We use these ground chiles in many of our recipes. If you can’t find these chiles, substitute with the alternatives we suggest in our recipes. We order our chiles directly from El Potrero (trading post) in Chimayo. At last checking, they still had no website, so you’ll have to reach them the old-fashioned way, by phone/U.S. Mail: El Potrero, 17 Santuario Dr., Chimayo, NM 87522, 505 351-1411.

chipotles –

These mahogany chiles are dried and smoked Jalapenos. They're among our favorite chiles. The flavor is smoky and piquant, adding subtle flavor to many dishes, including yams, shrimp, stews, even mayonnaise. You can buy chipotles loose, but the most common way to find them is canned in an adobo sauce, a tomato sauce. Check the Mexican food section of your market. BE careful! Some brands have wheat flour in them. The San Marcos brand is gluten-free.

coconut flour –

Simply finely pulverized coconut adds lovely flavor, texture, and a bit of moisture to recipes. Add it to your flour blend, but use coconut flour for no more than 1/4 of the flour called for in your recipe.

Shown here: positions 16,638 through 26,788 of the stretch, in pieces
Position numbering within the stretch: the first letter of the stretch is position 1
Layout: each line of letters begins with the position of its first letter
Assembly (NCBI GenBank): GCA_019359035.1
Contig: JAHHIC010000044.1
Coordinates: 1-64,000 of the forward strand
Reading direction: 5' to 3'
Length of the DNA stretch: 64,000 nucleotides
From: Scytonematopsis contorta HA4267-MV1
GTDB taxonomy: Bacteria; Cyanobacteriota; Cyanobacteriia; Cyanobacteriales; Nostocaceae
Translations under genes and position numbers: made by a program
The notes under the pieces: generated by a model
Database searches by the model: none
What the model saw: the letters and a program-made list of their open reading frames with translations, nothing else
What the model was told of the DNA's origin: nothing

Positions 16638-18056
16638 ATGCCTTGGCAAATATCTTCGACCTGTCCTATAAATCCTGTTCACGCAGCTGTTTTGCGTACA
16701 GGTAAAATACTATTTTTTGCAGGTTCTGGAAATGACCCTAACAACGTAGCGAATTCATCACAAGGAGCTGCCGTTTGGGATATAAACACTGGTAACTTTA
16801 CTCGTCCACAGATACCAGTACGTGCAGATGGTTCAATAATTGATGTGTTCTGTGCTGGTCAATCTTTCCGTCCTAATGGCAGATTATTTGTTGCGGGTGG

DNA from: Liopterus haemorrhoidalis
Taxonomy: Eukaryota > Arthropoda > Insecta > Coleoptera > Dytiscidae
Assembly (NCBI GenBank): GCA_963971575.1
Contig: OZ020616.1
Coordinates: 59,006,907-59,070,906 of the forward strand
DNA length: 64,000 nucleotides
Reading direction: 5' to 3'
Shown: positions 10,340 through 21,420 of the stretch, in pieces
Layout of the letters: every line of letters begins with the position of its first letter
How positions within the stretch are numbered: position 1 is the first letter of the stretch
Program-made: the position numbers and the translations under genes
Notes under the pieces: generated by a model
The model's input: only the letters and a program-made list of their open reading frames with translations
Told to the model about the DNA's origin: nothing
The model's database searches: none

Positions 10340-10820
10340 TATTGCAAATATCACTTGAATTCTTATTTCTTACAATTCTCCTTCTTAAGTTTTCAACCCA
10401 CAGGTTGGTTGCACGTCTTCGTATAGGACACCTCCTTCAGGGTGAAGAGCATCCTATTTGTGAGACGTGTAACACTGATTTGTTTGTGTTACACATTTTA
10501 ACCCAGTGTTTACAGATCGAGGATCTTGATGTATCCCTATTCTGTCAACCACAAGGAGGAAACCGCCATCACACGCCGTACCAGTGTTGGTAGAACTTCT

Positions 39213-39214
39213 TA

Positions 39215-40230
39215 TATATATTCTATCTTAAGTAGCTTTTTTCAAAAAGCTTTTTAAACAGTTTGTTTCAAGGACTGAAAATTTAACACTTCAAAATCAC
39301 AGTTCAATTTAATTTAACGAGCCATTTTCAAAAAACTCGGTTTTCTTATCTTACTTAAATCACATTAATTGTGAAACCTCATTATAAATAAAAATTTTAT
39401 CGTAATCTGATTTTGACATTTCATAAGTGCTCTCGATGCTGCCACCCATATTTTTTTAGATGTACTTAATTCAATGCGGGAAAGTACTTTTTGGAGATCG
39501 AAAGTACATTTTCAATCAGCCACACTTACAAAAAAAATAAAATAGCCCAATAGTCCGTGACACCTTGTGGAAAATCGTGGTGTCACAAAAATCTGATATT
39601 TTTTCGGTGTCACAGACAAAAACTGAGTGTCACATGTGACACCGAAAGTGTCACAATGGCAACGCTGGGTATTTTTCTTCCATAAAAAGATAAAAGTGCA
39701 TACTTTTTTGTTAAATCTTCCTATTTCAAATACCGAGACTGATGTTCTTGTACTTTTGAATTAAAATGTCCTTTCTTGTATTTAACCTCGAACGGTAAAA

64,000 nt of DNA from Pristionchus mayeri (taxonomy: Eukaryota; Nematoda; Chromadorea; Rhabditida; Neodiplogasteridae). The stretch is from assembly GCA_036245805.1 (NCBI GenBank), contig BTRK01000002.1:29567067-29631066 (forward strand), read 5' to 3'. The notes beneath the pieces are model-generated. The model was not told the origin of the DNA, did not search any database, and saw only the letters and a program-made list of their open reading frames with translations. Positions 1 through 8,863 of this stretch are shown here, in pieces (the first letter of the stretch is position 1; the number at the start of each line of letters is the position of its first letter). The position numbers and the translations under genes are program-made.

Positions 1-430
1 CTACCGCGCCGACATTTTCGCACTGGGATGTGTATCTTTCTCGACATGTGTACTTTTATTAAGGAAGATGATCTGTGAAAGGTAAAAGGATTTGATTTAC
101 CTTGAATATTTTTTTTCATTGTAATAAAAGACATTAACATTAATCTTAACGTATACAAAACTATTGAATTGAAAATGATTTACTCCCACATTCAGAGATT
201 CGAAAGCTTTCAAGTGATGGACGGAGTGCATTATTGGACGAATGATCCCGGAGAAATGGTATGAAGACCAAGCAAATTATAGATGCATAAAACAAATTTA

cornstarch –

Most of grew up with this stuff thickening our jams and dusting our bums. It’s a great GF/WF substitute for traditional cake flour (you’ll still need to add xanthan gum or guar gum), and it’s frequently part of a gluten-free/wheat-free flour-blend equation, because it adds great texture and loft.






fava bean flour –

Like garbanzo bean flour, fava bean flour is GF/WF and has a strangely “green,” fresh-straw taste (I’m channeling Seabiscuit here) and has the benefit of being high in protein. Because its flavor is unique, it’s best used as a minor player in a blend and often is blended with garbanzo beans to become garfava flour.

favorite superfine brown rice flour blend –

GF chef Annalise Roberts introduced us to this amazing blend via her cookbook, Gluten-Free Baking Classics.

superfine brown rice flour (Authentic Foods brand)

2 cups

6 cups

potato starch (NOT potato flour)   

2/3 cups

2 cups

tapioca starch (also known as tapioca flour)